Piers Ward06 September 2011

Volvo V60 plug-in hybrid driven

TG tests Volvo's first ever diesel-electric hybrid drivetrain. Impressive figures, but is it any good?

There aren't many car makers in the world aiming for lots of zeroes, but Volvo is. It wants no one injured or killed in a Volvo by 2020, and it's also aiming for zero emissions from its cars.

The former might well be possible, barring any idiots parking in rivers, but the latter could prove more tricky. Still, the Swedes are having a go, with the launch next year of their first plug-in hybrid in the V60.

The bare figures are impressive, if not quite full of noughts. Emissions drop to 49g/km, and the average fuel economy is a whopping 150mpg. In a car the size of the V60 estate, that is some going. Especially when you consider it's got a D5 diesel engine under the bonnet, so the combined power figure from the diesel and electric power plants is 272bhp and 472lb ft. As such, the V60 is good for 0-62mph in 6.9 seconds.

Because it's a plug in hybrid, you haven't got any range anxiety. There's a normal diesel engine up front, then an electric motor and battery mounted under the boot floor. Welcome, then, to a four-wheel drive Volvo. Or rear-wheel drive when it's running on electric only.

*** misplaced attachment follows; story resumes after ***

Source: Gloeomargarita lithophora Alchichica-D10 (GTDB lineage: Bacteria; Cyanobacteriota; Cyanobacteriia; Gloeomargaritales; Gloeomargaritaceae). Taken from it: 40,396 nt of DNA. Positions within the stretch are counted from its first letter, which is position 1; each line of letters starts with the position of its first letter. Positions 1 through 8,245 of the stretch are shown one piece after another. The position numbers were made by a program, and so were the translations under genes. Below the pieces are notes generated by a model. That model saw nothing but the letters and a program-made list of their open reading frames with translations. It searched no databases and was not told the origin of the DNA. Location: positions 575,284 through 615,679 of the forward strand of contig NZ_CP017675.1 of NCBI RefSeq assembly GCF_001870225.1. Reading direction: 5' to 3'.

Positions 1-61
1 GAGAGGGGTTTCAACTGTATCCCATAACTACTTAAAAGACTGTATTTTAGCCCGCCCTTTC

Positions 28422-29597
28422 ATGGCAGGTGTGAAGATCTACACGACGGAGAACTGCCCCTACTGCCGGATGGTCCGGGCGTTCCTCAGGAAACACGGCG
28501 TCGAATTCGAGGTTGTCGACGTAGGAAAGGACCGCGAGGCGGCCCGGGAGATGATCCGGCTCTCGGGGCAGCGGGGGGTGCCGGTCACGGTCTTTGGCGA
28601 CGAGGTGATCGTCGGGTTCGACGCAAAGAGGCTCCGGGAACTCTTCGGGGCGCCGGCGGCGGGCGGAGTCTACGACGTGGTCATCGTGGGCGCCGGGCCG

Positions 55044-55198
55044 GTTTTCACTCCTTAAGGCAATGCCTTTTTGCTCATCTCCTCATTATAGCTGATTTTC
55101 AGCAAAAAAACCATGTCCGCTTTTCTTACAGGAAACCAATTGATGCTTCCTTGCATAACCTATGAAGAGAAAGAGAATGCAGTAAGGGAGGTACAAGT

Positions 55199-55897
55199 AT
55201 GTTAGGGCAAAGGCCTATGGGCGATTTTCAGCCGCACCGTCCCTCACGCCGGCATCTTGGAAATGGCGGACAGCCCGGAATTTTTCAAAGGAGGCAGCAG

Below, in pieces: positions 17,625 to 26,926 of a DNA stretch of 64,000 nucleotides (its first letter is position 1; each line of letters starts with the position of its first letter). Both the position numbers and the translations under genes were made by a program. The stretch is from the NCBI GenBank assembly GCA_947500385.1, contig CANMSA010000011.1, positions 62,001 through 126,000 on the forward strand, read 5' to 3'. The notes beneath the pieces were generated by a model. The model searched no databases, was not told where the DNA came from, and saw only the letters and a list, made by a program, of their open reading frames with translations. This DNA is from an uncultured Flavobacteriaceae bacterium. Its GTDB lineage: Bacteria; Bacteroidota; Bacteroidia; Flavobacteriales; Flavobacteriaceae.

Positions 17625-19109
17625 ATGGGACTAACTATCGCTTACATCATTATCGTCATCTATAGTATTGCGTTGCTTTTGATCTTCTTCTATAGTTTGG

This electric only aspect of it is the most impressive. It can do up to 60mph running on just the battery, and that will last for 30 miles. In other words, beyond most people's daily commutes. And when you drive it, you're never left wanting more power. The electric motor has got plenty of juice, and the diesel won't kick in unless you really thrash it.

There's also a hybrid setting, which is when both the diesel and the electric run in an Eco setting, and there's also a power mode, which is when you've got full access to all that 272bhp from both powerplants. It's bloody quick.

It's not perfect though. For starters, the D5 diesel engine is too rough. In a normal Volvo it sounds crude, but when you've been running on electric only and the D5 suddenly kicks in, the contrast couldn't be greater. Volvo's new four cylinder engines, not due until 2013, can't come soon enough.

And there's also the small matter of price. Volvo won't give any clue as to how much it might cost when it goes on sale in November 2012, but educated guesses are putting it around £40,000. In other words, around 45,000 miles worth of fuel over a normal D5. At least we've discovered where all those zeroes Volvo is aiming for are coming from.

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